Working for a betting company for 5 years has given me a new way of watching sports – through the eyes of a bettor. My first betting experience was in college when one of my friends asked me if I tried out “odds” before. I didn’t have any clue what it was until I received a text message from the bookie himself. The rest, as they say, is history.
As a fan, there’s no better feeling than seeing your favorite team win. But as a bettor, there’s no better feeling than seeing your bet win and getting extra money to spend. That’s what makes sports betting a thrilling experience. When you’re in a hot streak, you could bet on anything and they were guaranteed easy money. But eventually, nothing good happens and your luck will run out. When that happens, everything goes downhill.
My biggest loss in sports betting was around Php 7,000 in 1 week. I’ve always had a budget for betting and have avoided the trap of “chasing” (doubling bets to make up for the losses) but Php 7,000 is tough for a college student. I know some people who have been through worst. There are some who had to borrow money, while others were a bit more extreme and had to sell cars. Some people went into hiding from their bookies, and there’s even one fella I know who had to sell his kidney. No joke.
So why do people continue to bet on sports despite the cons outweighing the pros?
It’s because we, as sports fans, continue to believe that we’re better experts than the bookies themselves.
When we see SMB -6 vs Blackwater, we know for sure that SMB will dominate that game and easily cover the 6-pt handicap. When someone says the OU line for the Ginebra v TNT game is 188.5, the overs will be the bet to make since both Ginebra and TNT love to push the tempo, resulting to more possessions, which means more opportunities to score. We make those bets because we believe that the handicap and OU lines are wrong based on our information.
But before placing any money, the first question you have to ask is “how did the bookies settled on those lines?” What made them say that SMB should only have a 6 point handicap when they’re clearly the better team compared to Blackwater? Why is the OU line for the Ginebra-TNT game only 188.5 when fans know they love to push the tempo?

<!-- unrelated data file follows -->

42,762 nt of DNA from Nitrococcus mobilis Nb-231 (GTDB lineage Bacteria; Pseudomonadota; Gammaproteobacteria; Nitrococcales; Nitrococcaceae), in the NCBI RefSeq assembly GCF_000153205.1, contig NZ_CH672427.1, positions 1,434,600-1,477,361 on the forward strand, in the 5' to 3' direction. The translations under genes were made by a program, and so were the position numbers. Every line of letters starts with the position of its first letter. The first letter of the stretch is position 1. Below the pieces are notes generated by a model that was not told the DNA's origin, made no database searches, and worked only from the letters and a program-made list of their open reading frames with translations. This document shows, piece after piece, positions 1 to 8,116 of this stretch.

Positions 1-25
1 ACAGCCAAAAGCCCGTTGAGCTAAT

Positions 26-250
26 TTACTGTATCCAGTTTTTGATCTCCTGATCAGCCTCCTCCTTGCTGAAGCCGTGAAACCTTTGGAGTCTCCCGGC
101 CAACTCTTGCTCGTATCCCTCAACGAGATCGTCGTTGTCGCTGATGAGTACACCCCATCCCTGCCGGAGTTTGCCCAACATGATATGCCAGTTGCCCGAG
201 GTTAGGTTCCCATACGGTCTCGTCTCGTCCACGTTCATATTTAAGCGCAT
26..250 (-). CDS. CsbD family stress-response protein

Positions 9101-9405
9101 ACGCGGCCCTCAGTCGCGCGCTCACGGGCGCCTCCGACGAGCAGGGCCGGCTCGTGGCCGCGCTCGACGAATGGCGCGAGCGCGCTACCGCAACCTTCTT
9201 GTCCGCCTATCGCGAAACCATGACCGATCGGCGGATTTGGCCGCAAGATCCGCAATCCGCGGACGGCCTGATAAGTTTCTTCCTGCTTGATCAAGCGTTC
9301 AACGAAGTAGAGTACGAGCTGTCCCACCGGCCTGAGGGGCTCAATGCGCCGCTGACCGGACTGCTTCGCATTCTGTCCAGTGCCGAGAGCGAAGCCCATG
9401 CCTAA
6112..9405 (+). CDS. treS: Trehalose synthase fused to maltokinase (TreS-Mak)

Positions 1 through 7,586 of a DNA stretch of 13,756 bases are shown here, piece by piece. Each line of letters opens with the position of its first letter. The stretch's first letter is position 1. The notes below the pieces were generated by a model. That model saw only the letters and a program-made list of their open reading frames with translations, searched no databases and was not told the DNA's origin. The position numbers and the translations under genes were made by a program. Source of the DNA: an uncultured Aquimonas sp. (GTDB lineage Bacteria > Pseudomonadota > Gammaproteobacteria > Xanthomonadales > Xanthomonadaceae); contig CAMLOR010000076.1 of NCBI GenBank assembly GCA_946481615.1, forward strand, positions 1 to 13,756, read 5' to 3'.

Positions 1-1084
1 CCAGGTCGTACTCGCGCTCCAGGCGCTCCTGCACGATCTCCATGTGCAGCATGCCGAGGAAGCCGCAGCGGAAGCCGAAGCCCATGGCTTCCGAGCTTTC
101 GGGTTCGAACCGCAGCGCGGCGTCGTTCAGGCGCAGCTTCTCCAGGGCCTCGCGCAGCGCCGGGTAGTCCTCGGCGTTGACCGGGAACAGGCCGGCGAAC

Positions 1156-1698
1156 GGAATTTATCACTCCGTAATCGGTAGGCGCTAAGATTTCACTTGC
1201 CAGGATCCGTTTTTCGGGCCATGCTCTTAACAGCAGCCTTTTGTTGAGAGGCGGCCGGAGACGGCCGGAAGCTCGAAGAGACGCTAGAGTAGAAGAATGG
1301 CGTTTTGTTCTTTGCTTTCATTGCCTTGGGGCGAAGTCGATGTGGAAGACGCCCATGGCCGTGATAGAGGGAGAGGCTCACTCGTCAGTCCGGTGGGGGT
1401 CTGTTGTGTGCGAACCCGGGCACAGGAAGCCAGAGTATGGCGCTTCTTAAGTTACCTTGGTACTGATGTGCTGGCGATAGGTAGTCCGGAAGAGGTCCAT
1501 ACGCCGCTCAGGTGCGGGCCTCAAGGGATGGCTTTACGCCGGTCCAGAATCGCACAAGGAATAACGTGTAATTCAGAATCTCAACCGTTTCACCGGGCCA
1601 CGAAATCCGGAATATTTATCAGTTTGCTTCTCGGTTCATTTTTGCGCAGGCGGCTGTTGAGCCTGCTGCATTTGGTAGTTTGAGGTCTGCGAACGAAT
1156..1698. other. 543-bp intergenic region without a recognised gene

Bookies set these lines based on information they have gathered from stats and, on some occasions, inside information (let’s save this for another post).
Maybe Junemar Fajardo is out? Could Alex Cabagnot be playing through an injury but hasn’t been released in the media yet? Is Talk N Text resting both Jayson Castro and RDO against Ginebra, which could limit the offense of the Tropang Texters? More often than not, bookies have enough information to help them justify the lines they have set for those games and are confident for any bets currently being wagered.
That does not mean though that bookies are ALWAYS right.
In Wednesday’s PBA game between the Alaska Aces and the Mahindra Enforcers, the bookies have Alaska as 3-pt favorites. Just an hour before the scheduled 4PM tip-off though, bookies had to adjust their lines and made the Aces 6.5-pt favorites, an increase of 3.5. Why did that happen? It’s simple – bettors have already placed huge amount of money on Alaska -3 that the bookies had to adjust and increase the handicap for the Aces to cover.
The process of changing lines is a trial and error process as bookies find the right handicap and OU to persuade other players on betting the other side and balance the book (by having equal liability on either sides). Once the bookies have settled on the 6.5 handicap line, bettors could think that Mahindra +6.5 would be a better bet than Alaska -6.5 because of the big handicap that the Aces have to cover to win the bet. In the end, Alaska won 98 – 92, thereby covering the 6.5 handicap and making Mahindra fans happy. The same logic works for OU totals.